Hailing from the amazing city of Austin, Texas (I’ve been there, it really is that great) comes the mysterious singer-songwriter Beware Wolves. Incredibly this guy has crafted ten full-length albums which will be released over time by the Brooklyn, New York based Aqualamb Records, home to artists from such wide-ranging genres as the hardcore metal of Burning Tongue, the new wave/dark ambient inclinations of LaMacchia and the catchy melodic stoner rock of Lo-Pan, to name three. It would appear that Beware Wolves struck gold when it came to finding a label.
Volume 2 follows up last year’s first instalment, the debut full-length Volume 1. Long-time readers of mine will know how much importance I place on album cover art and this record proves no exception. It is of a deliciously cryptic variety, though there are parts which are easier to decipher than others, such as the project’s logo and the number 2 that tell us it’s the second album, ‘duh, obviously Reza’ you’ll be telling yourselves. Anyway, onto the music…
Nine songs at twenty-eight minutes long? That’s almost punk rock and this relatively short listening experience starts with Blackout. What immediately struck me is the reassuring warmth of the vocals which gives off a certain early ‘70s Neil Young vibe but maybe not as sonically divisive (Neil’s voice isn’t for everyone after all), its somewhat bluesier too. A hell of a start and I’m sold already.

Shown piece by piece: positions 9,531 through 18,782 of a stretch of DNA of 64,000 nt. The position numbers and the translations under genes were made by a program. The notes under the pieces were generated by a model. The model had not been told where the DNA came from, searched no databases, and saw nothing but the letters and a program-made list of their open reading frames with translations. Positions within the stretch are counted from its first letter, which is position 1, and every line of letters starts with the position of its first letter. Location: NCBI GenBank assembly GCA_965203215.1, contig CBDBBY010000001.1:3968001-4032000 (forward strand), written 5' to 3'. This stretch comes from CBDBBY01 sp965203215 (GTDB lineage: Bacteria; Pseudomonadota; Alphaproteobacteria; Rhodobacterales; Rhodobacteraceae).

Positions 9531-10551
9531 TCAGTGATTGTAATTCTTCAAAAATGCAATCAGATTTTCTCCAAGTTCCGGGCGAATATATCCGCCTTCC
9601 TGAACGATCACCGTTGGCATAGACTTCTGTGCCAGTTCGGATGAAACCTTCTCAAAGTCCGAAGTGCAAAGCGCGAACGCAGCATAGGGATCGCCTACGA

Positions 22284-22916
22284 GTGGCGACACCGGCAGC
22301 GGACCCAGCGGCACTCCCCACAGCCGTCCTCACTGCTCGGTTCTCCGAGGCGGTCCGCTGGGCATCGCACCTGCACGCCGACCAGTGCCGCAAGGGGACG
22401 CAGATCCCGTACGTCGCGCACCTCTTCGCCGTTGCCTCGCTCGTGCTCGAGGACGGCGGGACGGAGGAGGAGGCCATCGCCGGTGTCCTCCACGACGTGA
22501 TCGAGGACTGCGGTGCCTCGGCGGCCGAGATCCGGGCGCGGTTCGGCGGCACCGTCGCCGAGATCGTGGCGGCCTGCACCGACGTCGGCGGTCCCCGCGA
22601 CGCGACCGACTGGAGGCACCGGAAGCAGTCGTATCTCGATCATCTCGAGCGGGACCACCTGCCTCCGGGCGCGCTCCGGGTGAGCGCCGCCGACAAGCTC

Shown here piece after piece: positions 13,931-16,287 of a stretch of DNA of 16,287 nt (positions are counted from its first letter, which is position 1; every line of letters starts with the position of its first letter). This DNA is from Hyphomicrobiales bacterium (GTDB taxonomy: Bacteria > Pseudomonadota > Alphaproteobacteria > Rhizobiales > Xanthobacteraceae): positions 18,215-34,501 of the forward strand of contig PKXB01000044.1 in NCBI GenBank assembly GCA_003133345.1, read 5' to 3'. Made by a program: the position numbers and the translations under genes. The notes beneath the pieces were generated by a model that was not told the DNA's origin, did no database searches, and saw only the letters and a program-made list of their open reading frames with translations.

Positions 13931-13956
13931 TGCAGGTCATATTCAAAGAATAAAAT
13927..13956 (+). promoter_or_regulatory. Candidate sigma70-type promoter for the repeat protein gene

I have no idea whether Bring It To Me, features any guest musicians, but there are some gorgeous multilayered harmonies on offer. You are reminded of Crosby, Stills and Nash what with its irresistible Laurel Canyon sensibility and before cocaine supplanted weed as the drug of choice. Crazy recalls the rich vocal tones of the late, great Mark Lanegan, with music that is much more stripped down than heard so far and of the grungier, darker variety. No elaborate harmonies here, this is raw gut busting emotion that showcases another side to Beware Wolves repertoire.
tapping into the spirit of the late Nick Drake…
Danielle is interesting, Tracy Chapman was a name that initially sprung to mind with this soul-pop earworm, I was half expecting him to break into Talkin’ ‘Bout A Revolution at any moment while Electric Light is sombre by comparison, tapping into the spirit of the late Nick Drake. Achingly beautiful. At a mere fifty-seven seconds long Emergency Contact is the shortest track on the album and due to its length, there is an incomplete quality present which recalls the kind of ‘hidden track’ I remember encountering on albums growing up (always preceded annoyingly by several minutes of silence at the end of the last song on the record), still, a bit of nostalgic charm never hurt anybody.
Envy Of Stars tips its hat to troubled folk artist Jackson C Frank as well as the alt-country/americana of Will Oldham aka Bonny Prince Billy. This is a track that has me longing for the warmer climes of Texas, particularly as I’ve been freezing my nuts off currently much like the rest of the UK. Ever Loved appears to borrow from the pleasantly laidback, whimsical canon of J Mascis while Fan concludes the album in the fashion of Nils Lofgren when he was with the band Grin and before he hit real paydirt with Neil Young and Bruce Springsteen. There’s a wide-eyed innocent naïve charm which I’m hopeful Beware Wolves won’t be losing anytime soon.
Volume 2 is pleasantly unassuming and I’m certainly looking forward to hearing and potentially reviewing future instalments whenever they land. Definitely one to recommend.
Scribed by: Reza Mills